Ethnic distribution in 1973. The yellow colour shows land with predominantly Greek population, while purple shows predominantly Turkish population.

ten years after the United Nations set up a peacekeeping force in Cyprus to stop the violence, Greece tried to take over the island. The former President, Archbishop Markarios III, was still in charge at the time.

The move didn’t work, so Turkey sent military forces to northern Cyprus.

Many Greek Cypriots had fled south, while the small number of Turkish Cypriots living in southern Cyprus had fled north.

Today, military occupation and divisions are still very much a part of the country. The six square kilometer ghost town called Varosha stands on one of its most well-known symbols.

Negotiations between the leaders of Greece and Turkey are still going on. There will be a joint progress report this week. One group wants to change this situation.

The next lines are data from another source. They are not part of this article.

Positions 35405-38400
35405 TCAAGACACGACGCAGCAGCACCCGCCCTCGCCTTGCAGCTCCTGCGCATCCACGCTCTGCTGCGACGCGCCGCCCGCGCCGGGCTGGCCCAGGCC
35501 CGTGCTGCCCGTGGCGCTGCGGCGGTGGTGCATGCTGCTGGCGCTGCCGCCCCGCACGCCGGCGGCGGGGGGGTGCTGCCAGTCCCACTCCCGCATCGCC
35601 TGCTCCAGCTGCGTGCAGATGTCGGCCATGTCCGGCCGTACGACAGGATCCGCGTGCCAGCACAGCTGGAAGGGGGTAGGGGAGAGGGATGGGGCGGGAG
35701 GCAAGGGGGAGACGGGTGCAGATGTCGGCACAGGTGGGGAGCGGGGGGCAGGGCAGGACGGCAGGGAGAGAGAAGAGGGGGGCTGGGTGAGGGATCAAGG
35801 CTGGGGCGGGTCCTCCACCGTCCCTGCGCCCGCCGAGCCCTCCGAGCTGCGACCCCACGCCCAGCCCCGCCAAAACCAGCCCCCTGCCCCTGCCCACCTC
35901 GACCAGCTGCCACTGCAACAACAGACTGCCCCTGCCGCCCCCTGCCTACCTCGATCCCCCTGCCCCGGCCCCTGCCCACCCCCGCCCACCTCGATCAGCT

Ghost Town
Abandoned hotels in Varosha – By Vikimach – CC BY-SA 3.0

Varosha is a symbol of Cyprus’s problems. Physically, it shows a conflict that has been going on for a long time and never ends. This is making their people feel down in the dumps.

Vasia Markides is in charge of the Famagusta Ecocity Project, which aims to make Famagusta “Europe’s model ecocity” by reviving Varosha and the rest of Famagusta. She wants to make it solar-powered, walkable, and environmentally sustainable.

Her documentary about this project will be out later this year. When she grows up, she wants to see Famagusta and Varosha become more environmentally friendly as a whole.

It used to be that Elizabeth Taylor, Brigitte Bardot, and Richard Burton were all big names in movies. Markides’ mother grew up in Varosha, which is now a ghost town.